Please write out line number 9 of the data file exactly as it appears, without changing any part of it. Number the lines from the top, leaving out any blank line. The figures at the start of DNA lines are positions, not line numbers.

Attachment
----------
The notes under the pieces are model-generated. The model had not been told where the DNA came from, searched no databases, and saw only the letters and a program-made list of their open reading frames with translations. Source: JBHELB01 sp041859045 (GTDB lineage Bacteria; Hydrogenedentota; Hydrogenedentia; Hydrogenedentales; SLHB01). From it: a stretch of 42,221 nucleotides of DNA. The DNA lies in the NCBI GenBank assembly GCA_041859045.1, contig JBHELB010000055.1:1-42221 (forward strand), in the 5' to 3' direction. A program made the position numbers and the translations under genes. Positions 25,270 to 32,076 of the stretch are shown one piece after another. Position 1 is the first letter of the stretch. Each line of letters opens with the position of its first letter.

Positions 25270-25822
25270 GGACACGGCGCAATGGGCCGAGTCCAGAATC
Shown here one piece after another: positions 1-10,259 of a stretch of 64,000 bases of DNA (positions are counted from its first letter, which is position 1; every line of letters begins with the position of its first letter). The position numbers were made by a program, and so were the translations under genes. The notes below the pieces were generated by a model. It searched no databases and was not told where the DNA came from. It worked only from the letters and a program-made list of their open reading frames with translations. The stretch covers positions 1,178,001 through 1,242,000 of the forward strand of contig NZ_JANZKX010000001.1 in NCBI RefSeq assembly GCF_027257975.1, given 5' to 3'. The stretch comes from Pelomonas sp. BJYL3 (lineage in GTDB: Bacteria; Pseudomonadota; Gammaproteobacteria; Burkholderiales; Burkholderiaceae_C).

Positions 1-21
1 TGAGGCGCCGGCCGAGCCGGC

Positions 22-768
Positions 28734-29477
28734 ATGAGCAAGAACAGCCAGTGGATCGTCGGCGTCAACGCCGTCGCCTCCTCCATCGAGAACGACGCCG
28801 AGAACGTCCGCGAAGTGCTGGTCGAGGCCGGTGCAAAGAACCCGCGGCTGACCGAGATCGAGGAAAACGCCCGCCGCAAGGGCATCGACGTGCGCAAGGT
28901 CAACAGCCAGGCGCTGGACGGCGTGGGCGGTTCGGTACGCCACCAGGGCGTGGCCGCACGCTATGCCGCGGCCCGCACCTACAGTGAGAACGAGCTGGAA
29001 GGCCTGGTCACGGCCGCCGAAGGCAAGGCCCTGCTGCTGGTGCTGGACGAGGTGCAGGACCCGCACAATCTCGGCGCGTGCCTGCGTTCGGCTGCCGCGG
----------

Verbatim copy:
28734 ATGAGCAAGAACAGCCAGTGGATCGTCGGCGTCAACGCCGTCGCCTCCTCCATCGAGAACGACGCCG